1. Export orientation: South Korea is a strong exporter of electronics, automobiles, shipbuilding, mechanical engineering, chemical products and textiles. Exports play a crucial role in the country’s economic growth and account for a significant share of gross domestic product (GDP).
  2. Technological innovation: South Korea has established itself as a leading nation in the technology industry. Companies such as Samsung, LG, Hyundai and SK Hynix are known worldwide and dominate in their respective industries. The country also invests heavily in research and development to drive technological innovation.
  3. Chaebols: The South Korean economy is partly dominated by so-called chaebols, which are large conglomerates that are often family-run. These companies have significant economic and political power and have contributed to South Korea’s economic development. At the same time, however, they have also generated some controversy, as their dominant position in the market can lead to competition problems.
  4. Work ethic and education: The South Korean work ethic is known for its dedication and discipline. The population attaches great importance to education and high qualification, which contributes to the development of a highly qualified and technically skilled workforce.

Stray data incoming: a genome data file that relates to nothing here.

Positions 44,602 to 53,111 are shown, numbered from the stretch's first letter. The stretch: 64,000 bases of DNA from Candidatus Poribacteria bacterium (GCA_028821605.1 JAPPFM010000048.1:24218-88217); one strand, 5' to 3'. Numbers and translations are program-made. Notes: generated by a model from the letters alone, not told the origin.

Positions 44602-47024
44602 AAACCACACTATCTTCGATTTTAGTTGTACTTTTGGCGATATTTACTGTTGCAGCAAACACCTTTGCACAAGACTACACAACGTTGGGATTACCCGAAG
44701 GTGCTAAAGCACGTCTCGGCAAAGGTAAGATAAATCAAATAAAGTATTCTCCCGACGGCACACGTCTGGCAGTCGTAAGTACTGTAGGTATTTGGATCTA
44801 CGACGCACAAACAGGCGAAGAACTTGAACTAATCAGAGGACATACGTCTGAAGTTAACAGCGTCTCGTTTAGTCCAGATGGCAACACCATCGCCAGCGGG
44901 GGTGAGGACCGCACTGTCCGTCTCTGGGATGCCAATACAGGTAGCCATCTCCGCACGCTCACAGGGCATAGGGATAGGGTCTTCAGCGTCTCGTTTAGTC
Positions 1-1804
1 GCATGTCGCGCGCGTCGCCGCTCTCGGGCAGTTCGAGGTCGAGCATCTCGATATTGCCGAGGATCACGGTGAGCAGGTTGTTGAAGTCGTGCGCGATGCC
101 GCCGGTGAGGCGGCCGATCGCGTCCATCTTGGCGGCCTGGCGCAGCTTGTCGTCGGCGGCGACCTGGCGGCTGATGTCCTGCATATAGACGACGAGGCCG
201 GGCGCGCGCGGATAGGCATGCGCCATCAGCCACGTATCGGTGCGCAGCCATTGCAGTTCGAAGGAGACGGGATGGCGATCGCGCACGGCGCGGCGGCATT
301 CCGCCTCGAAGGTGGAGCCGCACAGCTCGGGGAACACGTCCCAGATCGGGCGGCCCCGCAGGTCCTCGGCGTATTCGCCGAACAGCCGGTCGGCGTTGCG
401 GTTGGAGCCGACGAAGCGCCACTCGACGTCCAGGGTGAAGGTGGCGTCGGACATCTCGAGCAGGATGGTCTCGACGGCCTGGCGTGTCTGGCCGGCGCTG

5. Trade partners: South Korea has close trade relations with countries all over the world, especially with the USA, China, Japan and countries in Europe. These international trade relationships have helped diversify the South Korean economy and strengthen its resilience to external economic shocks.

Overall, it can be said that the South Korean economy is a success story and the country plays an important role in the global economy. The continued pursuit of innovation and technological development has made South Korea one of the leading players in the global technology industry.

Landschaftlich ist Südkorea ein Abenteuer was Ihnen mit unseren Informationen gelingen wird

Prices by index

Even in one of the largest and most exporting economies in the world like, South Korea, prices can change quickly and vary greatly from region to region, so we refer here to the Cost of Living website. The information on this website is constantly updated so that you are always up to date.

Real Estate